G scaling St. Stephen's Cathedral in Vienna

At the Lowenplatz monument in Luzerne

Lake Annecy

In the old town of Annecy, France

jeudi, novembre 23, 2006

Heureux jour de l'action de grâce

Or... Happy Thanksgiving Day!

I started my French lessons again this week, and I'm always looking for opportunities to learn new words. Last night playing pool I learned that we share the word catastrophe; the French just say it a little more passionately than we do. Now I've learned how to say Thanksgiving. I'm not sure how often either of these words will come up in conversation, but I guess they're more useful than sea monster (monstre de mer) or hyperbolic chamber (chambre hyperbolique)... at least I hope so.

Tonight we are celebrating with a couple other transplanted Americans at a local hotel that is putting on a little Thanksgiving faire. The option of cooking at home is out, since our local stores don't carry turkey, cranberries, or much of anything else for a proper meal, except maybe sweet potatoes. I got a tip that there's a place in France you can get turkey, but they are like 20 Euros a pound... I don't need to cook that badly!

We miss you all back home! Have a great day watching football and filling up on all that delicious grub. We will be thinking of you! :)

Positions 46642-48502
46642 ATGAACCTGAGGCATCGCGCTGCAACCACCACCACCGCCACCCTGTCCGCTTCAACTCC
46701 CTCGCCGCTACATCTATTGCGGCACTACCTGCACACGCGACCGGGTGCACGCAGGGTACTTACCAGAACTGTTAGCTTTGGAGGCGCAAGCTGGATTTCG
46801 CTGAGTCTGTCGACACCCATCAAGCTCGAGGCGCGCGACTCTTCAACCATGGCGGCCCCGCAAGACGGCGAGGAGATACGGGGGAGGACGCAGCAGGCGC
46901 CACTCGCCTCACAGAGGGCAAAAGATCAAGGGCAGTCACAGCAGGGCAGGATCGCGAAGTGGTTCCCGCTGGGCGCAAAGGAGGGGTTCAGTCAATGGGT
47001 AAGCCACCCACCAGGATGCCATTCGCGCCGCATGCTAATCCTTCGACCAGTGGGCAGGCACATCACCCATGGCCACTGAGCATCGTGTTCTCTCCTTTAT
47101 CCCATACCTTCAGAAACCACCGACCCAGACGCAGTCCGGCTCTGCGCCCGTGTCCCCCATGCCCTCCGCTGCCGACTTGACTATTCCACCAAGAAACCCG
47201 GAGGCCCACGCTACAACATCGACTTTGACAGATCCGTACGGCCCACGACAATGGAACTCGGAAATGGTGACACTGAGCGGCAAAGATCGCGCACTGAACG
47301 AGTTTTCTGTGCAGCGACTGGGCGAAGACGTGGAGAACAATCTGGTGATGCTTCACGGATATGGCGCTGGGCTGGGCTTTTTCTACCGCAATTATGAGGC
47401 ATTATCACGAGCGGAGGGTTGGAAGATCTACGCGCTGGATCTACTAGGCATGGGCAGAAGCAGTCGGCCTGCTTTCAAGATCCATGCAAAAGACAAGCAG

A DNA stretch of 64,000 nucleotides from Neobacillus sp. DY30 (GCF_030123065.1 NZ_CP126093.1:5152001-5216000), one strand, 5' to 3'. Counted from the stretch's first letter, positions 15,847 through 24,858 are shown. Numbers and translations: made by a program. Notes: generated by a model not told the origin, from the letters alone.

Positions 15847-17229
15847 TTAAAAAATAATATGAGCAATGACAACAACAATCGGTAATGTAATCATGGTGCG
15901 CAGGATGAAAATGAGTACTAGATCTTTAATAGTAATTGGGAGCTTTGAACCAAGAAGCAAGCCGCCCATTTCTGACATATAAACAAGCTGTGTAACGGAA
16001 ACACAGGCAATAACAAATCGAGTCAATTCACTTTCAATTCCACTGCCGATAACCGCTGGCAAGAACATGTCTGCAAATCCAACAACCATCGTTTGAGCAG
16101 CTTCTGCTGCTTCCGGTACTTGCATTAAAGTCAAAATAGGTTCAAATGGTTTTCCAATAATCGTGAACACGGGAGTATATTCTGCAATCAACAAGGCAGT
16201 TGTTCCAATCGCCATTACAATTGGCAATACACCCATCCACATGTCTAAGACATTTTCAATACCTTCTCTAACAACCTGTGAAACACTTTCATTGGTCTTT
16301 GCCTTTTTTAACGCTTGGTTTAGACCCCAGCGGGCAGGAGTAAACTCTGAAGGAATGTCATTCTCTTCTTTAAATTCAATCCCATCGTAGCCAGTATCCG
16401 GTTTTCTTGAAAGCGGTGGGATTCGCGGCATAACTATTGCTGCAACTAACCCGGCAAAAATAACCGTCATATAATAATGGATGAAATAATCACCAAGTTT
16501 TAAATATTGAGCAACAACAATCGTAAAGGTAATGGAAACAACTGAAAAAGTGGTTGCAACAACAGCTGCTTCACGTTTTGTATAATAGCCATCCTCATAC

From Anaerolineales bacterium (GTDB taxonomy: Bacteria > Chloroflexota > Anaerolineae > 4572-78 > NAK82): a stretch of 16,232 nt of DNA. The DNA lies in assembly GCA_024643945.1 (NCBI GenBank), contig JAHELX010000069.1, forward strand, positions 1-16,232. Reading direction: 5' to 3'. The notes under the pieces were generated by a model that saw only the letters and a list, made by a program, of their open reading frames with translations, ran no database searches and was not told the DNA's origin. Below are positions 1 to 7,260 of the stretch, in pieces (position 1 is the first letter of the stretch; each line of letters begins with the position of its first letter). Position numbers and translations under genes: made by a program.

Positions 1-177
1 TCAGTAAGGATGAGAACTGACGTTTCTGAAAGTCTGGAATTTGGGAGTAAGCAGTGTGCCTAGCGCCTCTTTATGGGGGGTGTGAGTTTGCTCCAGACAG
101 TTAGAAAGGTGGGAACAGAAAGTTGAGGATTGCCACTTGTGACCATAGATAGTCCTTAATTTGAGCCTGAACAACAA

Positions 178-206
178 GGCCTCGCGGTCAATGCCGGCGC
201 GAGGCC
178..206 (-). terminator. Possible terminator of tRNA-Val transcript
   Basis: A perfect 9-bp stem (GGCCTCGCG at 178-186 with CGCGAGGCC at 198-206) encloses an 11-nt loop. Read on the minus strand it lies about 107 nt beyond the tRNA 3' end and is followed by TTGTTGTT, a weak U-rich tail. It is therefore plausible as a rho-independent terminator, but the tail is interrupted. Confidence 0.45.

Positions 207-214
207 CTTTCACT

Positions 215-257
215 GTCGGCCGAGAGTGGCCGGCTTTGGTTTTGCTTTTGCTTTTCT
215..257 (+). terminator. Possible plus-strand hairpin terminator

dimanche, novembre 19, 2006

Happy anniversary to me!

I can hardly believe it, but I have officially been in Geneva for one year now! I arrived on November 18, 2005 bright eyed and bushy tailed. A year later I've made some great friends, seen some pretty cool places, learned some French, adjusted to a slower pace of life, realized having a not having a car is fantastic, learned to cook, risked my life canyoning, tried cross-country skiing, and the list goes on and on...

I also realized I've been blogging for almost a whole year too... my first blog was posted on Novemeber 23, 2005. This past year is like a blur, I cannot believe how fast it has gone by! I'm going to try to make the rest of our time here go slower, but I'm not sure how I'll manage that... if anyone has any ideas, please let me know! ;)

samedi, novembre 18, 2006

Does someone need a hug?